Social interactions are essential to our well-being, and to our long-term survival and learning. So it’s not surprising that our bodies have social reflexes, which play a vital role in our overall health, learning, thriving, and resilience. All healthy foundational relationships depend upon our fundamental social-emotional reflex: the approach/avoid reflex.
This interpersonal reflex becomes conditioned by our interactions, which communicate to our body that a person is either safe and beneficial, or undesirable (even possibly dangerous). We approach or avoid someone as a result of repeated positive or negative interactions.
Think about the person you love most in the world. If they walked into the room right now, what would you do? Probably smile reflexively, express your excitement to see them through your voice and facial expressions, maybe hug them, and invite conversation and closeness.
Now think about someone you truly can’t stand. If you saw them at the grocery store, would you pretend you hadn’t seen them? Avoid eye contact, try to make yourself as small as possible, and slink into the next aisle?
Approach/avoid reflexes between two people are observable because they trigger behaviors:
Approach reflexes to people (and sometimes animals) cause us to seek cozy proximity with them and use warm vocal tones. Our faces become expressive, and we pay attention with our whole body. When two people have approach reflexes to each other, these behaviors become reciprocal (there’s a give and take in their interactions).
Avoidance reflexes cause us to hesitate, back away, avoid physical contact and close proximity. We become less expressive and possibly withdrawn. We may even have an aversion to their smell!
In general, neither of these responses is better than the other—they’re both important for our physical and emotional support and safety. Healthy approach reflexes are what allow us to condition deep, body-level emotional connections with people we love. Healthy avoidance reflexes keep us safe from harm.
But avoidance can become maladaptive—that is, unhealthy—in certain circumstances, going all the way back to birth.
It’s very important for newborns and their mothers to have approach reflexes to each other—for survival, nutrition, learning, developing emotional range and communication, postpartum mental health, and forming meaningful relationships. What sets the stage for the approach reflex is another reflex—the orienting reflex—which causes us to pay attention to changes in our environment. Depending on the nature of that change, we act to approach or avoid it.
Once a baby is oriented to mom (or any foundational relationship), sensory stimulation (like being held, rocked, sung to, talked to, and fed) tells the baby’s body that this is an environment they want to be in, conditioning their social reflex toward approach. And the sensory, social, and hormonal feedback the mother gets from these interactions positively conditions her reflexes to approach her baby.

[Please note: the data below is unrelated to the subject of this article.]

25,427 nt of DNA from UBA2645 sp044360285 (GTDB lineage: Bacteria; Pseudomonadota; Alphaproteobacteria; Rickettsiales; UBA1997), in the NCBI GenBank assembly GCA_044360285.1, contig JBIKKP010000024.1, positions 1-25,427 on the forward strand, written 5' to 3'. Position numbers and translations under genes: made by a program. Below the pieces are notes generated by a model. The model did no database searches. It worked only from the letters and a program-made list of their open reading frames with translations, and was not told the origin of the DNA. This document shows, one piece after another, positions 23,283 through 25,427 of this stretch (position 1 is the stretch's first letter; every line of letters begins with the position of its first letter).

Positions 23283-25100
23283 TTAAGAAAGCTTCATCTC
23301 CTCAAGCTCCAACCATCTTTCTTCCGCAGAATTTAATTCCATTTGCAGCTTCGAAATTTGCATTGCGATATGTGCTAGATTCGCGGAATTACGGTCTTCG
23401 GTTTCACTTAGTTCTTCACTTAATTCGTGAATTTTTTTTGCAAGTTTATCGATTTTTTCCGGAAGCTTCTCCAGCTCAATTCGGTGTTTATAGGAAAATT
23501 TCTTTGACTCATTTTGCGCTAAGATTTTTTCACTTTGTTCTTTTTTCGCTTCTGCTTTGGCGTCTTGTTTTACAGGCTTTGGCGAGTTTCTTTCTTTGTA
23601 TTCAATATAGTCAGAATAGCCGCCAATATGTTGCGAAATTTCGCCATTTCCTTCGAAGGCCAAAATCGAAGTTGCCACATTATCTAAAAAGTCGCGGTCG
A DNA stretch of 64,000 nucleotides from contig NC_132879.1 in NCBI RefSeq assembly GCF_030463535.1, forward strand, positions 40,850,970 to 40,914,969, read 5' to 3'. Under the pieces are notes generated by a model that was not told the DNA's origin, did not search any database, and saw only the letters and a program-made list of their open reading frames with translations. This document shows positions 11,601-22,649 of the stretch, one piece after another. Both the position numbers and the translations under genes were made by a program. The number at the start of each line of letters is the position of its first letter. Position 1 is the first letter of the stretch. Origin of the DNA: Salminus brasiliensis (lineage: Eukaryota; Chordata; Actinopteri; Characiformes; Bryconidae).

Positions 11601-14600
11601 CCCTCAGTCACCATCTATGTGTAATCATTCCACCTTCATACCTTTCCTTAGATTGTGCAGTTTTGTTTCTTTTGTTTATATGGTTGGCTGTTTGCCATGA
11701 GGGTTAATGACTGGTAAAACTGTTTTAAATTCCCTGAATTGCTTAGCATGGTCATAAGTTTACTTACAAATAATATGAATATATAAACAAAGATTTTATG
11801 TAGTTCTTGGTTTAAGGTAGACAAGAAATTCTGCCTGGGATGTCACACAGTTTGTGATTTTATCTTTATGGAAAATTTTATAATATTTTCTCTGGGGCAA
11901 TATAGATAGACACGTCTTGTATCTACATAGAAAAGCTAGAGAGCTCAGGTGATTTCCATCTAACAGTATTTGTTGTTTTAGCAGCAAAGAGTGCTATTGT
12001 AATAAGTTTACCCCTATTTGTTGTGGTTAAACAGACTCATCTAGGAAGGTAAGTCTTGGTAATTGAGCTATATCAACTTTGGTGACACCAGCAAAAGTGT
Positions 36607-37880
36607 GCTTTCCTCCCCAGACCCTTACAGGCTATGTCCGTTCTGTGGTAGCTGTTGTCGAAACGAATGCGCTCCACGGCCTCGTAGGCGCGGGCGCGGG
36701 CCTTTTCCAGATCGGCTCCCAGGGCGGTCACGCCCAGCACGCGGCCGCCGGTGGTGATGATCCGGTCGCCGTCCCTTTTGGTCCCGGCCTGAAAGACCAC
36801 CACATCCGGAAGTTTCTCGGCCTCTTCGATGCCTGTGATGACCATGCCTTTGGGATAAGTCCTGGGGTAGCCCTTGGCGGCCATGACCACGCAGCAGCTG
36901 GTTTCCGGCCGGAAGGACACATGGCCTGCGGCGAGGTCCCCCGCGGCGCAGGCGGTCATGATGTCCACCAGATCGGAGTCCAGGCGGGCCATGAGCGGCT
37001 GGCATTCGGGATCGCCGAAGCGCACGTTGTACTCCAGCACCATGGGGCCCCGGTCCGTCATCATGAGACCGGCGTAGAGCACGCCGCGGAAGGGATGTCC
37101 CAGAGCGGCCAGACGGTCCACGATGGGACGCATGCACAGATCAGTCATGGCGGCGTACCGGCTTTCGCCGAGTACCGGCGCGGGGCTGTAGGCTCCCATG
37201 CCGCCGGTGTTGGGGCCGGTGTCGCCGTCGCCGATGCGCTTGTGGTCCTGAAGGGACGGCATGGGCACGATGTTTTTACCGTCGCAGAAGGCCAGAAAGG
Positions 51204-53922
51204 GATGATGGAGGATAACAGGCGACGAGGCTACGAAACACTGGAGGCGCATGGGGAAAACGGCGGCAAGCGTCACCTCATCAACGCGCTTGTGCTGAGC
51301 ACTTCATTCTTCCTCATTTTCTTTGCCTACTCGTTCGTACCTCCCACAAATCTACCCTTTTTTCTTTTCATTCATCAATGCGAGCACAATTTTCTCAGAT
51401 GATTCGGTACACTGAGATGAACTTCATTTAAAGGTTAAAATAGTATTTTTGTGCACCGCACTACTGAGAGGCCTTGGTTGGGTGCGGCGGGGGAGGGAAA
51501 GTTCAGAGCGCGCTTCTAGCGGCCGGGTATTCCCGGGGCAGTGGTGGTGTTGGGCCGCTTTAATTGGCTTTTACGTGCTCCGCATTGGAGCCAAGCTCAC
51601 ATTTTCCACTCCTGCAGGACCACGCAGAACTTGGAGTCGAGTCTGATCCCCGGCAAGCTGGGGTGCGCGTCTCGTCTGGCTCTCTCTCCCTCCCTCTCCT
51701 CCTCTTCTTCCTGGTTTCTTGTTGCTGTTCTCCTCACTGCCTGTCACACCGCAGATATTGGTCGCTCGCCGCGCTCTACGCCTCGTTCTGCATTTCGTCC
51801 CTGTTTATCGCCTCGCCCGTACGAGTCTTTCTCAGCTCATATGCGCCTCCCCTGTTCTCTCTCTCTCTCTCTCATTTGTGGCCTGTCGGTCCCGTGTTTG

But you can’t have an approach response if you don’t orient first (it’s hard to connect if someone refuses to look at you!).
Preterm, and sometimes full-term, infants and their moms are separated, sometimes for hours, days, or months, and encounter a lot of physical and emotional pain, which can (understandably) cause them both to withdraw. A baby who has multiple painful procedures done every day might develop an avoidance reflex to physical touch, even though, broadly, touch is very important for development and wellbeing.
Without intervention to help the baby associate calming touch with love, care, and safety, the baby might have ongoing trouble orienting to mom, which might keep that social-emotional reflex conditioned toward avoidance. It’s extremely distressing when your baby has an avoidant response to you, so mom might have difficulty, in turn, conditioning her social reflexes as well.
Getting the baby oriented to mom through sensory and emotional stimulation allows mom to share positive sensory input with her baby (like calming touch, eye contact, and warm vocal tone). Mom and baby begin to associate each other with comfort. Very importantly, mom starts getting that positive feedback to her body, and both of their reflexes start shifting from avoidance to approach.
Soon, those repeated approach behaviors condition a deep, body-to-body emotional connection where mother and baby seek each other out. They become each other’s home: being together calms both of their nervous systems and releases nurturing hormones essential for development and physical, mental, and behavioral health. Even children who’ve had this intervention as preterm babies (an extremely vulnerable population) are more prosocial and verbal, have better language skills and cognition, have fewer behavior and attention problems, and have better stress resilience. Their mothers have better postpartum mental health and better stress resilience, too. This relational conditioning supports them both lifelong and allows them to thrive as individuals and as a pair.
Healthy social reflexes lead to whole-body calm. This is the reason people in connected relationships seek each other out, and it’s the reason they are able to get through life’s difficult moments together. And it all starts with this prosocial conditioning that happens through nurturing, loving interactions within our foundational relationships.